Period. Good luck. But the thing is, is that, that when you think about it, you never know exactly the nuances of what you're dealing with. And so, you know, balance, and composure and your back to flow. Right? When you're talking about that. There's the creative anxiety that has to be there, the excitement and the ability to take something, and then the ability to turn that into something digestible, and the control that's needed. What do I do with it? How do I form it up? How do I make it useful? And so a balance between those two things, right, the chaos and the order, very, like really, really important, and in a way, so much more dynamic. And it has so much more potential than starting, you know, paint by number, which is like rounding around to the original part. And maybe this is a great place for us to begin to wrap up and maybe consider where we go next conversation. Is that the resumes, as you said, originally, they can't be formulaic. And they can't be so traditional, because we've gone the route of painting by number, and it puts you into the hopper with a bunch of other people that look pretty similar to you. Not a lot of differentiation. So maybe part of brand is embracing the chaos. And getting through the messy stuff. I love this thought of like brand casserole. Wow.
And maybe a little Jesus Christ moment on top. You know, all you need is a little help.
A little help, But I mean, and that's the thing. Why? Why do we need help? Well, if we're in a project, if we're in a project, we need a lot of different personalities or workstyles. To bring that project home, we need the deep thinkers, and the inventors and we need the people who can tell what's a good idea and what's a bad idea. And we need those people that are going to connect the dots, we need those people that are going to bring the essentials to making it happen. And then we need those people that are actually going to bring it home and produce that thing. And anything we do that's of consequence and worth has all of that it's rare that a single person, let alone the person from the inside the, the applicant can do that fairly for themselves. It takes an outside view to become fluent. So anyway, I'm excited by this, the casserole, so we could maybe next time and maybe not too long, we should really try to find time. I know it's summer, but let's let's go for it. Let's talk about some of that internal journey and some of that chaos and dealing with it. And then also maybe some of the fear that stops people in their tracks for for saying you know what? You got pickles. Got some tomato paste. This could work.
There’s a caper.
A caper. You know, we're either going to have, we're going to have a casserole or we're going to have some warm antipasto. So, let's, let's make this happen. All right.
Yeah. Also, now I'm hungry.
Final thoughts there, Claire? And maybe as we as we wrap up, let people know where you are, what you're doing, how can they get in touch? How can they learn more.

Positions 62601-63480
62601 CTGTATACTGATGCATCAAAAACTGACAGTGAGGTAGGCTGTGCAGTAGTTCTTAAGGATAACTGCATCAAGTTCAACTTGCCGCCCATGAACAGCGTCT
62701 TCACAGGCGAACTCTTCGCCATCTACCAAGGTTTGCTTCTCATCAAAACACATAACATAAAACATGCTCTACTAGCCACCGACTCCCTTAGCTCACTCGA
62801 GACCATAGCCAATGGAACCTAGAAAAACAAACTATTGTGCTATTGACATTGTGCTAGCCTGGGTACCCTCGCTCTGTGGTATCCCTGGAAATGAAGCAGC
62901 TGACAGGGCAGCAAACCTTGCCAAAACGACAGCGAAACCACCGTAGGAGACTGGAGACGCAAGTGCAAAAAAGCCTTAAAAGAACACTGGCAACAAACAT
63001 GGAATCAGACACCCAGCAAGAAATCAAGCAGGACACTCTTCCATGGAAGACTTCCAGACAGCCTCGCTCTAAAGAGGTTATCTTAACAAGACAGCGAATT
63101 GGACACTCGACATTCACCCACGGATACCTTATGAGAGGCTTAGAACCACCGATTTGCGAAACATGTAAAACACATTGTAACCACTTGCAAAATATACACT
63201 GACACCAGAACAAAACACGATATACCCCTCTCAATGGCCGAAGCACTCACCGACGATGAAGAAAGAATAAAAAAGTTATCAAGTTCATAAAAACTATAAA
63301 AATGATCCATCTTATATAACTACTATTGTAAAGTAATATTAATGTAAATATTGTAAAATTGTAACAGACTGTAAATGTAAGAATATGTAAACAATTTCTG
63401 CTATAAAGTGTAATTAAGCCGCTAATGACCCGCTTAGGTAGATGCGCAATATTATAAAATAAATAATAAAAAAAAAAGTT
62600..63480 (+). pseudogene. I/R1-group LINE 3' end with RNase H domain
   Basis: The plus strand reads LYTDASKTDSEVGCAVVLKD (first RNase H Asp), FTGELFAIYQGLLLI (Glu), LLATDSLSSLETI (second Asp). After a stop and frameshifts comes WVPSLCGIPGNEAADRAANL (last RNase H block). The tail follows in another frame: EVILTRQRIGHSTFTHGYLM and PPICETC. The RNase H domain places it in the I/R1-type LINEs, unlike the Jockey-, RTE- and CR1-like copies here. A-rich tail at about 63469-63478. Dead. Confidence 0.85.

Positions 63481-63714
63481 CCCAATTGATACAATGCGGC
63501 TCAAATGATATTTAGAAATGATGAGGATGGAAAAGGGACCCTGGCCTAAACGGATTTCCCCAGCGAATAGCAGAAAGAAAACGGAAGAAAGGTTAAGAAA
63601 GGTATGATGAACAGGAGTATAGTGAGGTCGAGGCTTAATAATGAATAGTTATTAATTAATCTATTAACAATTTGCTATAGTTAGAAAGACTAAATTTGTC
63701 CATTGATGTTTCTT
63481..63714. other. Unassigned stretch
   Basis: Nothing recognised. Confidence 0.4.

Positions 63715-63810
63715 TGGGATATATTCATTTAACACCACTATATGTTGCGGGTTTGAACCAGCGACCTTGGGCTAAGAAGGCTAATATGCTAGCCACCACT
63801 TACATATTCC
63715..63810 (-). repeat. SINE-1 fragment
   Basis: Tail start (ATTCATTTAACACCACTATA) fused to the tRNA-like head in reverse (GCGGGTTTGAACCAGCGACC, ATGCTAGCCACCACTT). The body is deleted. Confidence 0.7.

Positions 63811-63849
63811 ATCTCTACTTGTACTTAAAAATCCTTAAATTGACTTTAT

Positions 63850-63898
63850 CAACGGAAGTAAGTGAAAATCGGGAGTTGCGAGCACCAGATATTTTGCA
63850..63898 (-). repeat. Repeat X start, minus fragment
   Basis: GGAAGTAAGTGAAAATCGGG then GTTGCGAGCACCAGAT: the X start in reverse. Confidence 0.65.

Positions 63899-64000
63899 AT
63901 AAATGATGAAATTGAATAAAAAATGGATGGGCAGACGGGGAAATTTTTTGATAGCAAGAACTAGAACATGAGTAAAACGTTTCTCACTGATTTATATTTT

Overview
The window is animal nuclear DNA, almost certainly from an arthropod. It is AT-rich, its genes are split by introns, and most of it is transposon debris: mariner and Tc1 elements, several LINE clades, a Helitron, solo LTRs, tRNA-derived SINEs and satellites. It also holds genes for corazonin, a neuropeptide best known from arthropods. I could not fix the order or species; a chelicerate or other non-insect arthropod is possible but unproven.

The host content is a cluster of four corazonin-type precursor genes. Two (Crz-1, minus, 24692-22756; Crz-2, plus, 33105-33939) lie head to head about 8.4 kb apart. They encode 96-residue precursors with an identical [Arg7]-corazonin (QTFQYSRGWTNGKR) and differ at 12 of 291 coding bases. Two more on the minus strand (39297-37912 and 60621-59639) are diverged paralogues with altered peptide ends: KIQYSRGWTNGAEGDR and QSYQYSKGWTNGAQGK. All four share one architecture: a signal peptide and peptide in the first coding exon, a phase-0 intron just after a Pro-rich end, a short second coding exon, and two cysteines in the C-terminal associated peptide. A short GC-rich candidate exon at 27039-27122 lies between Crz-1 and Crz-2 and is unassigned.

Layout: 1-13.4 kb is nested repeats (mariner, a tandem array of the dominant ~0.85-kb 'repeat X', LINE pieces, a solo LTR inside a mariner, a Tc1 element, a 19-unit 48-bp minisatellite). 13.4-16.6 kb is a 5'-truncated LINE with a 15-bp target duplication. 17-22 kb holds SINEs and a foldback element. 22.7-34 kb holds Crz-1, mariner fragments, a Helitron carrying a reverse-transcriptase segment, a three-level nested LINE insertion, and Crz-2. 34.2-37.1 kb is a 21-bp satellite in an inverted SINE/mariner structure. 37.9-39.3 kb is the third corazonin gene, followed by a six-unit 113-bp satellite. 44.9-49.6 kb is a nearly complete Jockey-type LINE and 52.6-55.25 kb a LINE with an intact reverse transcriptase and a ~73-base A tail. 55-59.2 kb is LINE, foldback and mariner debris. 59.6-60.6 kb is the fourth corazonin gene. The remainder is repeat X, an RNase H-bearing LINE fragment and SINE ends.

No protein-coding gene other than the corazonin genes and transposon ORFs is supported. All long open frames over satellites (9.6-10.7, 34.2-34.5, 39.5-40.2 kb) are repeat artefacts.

So thank you so much for having me today. I can't tell you what an honor it is to be in leagues with you. And you're so incredibly generous with the advice and the peer mentorship that you share. So thank you so much for having me. It's such an honor to be on your show, you know.
Now it's a lot of fun. We just keep impromptu recording shows together. It's how it should always be. But I would say you know if anybody is out there and they are struggling moving forward in their career, or you've been laid off, or you want to get a promotion and you are stuck and you keep getting passed over or hey, maybe you've had a beautiful career, and you want to get into the C-suite, but you're just not sure how to package yourself to do those things. Give us a call because Traction Resumes. That's our bread and butter. What we do is we really listen to your story. And believe me, we've heard some really complex, challenging ones, and we help you to sort it out so that not only do you show up brilliantly as you are on paper, but also so that you learn how to talk about yourself too. Because a lot of times just going through the process can remind you what that system for success really looks like for you. And why that makes you absolutely powerful. And what that system is that you're ready to bring in terms of value to somebody else. So if you want to find me, feel free to connect with me on LinkedIn, I pretty much live there. Or you can always find out more at tractionresume.com That's tractionresume.com
And we'll have all of those links in the shownotes.
So we'll make sure. And you know, one more time, I know that you've really helped me clarify who I am and what my offering is.
And so, you know, honestly, I can speak for an experience that you, people will know. Just don't go and see, folks.
You can send me a message. I'll send you a voice note.
There you go.
Love it. Yeah.
All right, Claire, thank you so much. And I can't wait till we do this again.
Me too. Thanks, Tim.
Thank you so much for listening to Sweet on Leadership. If you found today's podcast valuable, consider visiting our website and signing up for the companion newsletter. You can find the link in the show notes. If like us, you think it's important to bring new ideas and skills into the practice of leadership. Please give us positive rating and review on Apple Podcasts. This helps us spread the word to other committed leaders. And you can spread the word to by sharing this with your friends, teams and colleagues. Thanks again for listening to be sure to tune in in two weeks time for another episode of Sweet on Leadership. In the meantime, I'm your host, Tim Sweet, encouraging you to keep on leading.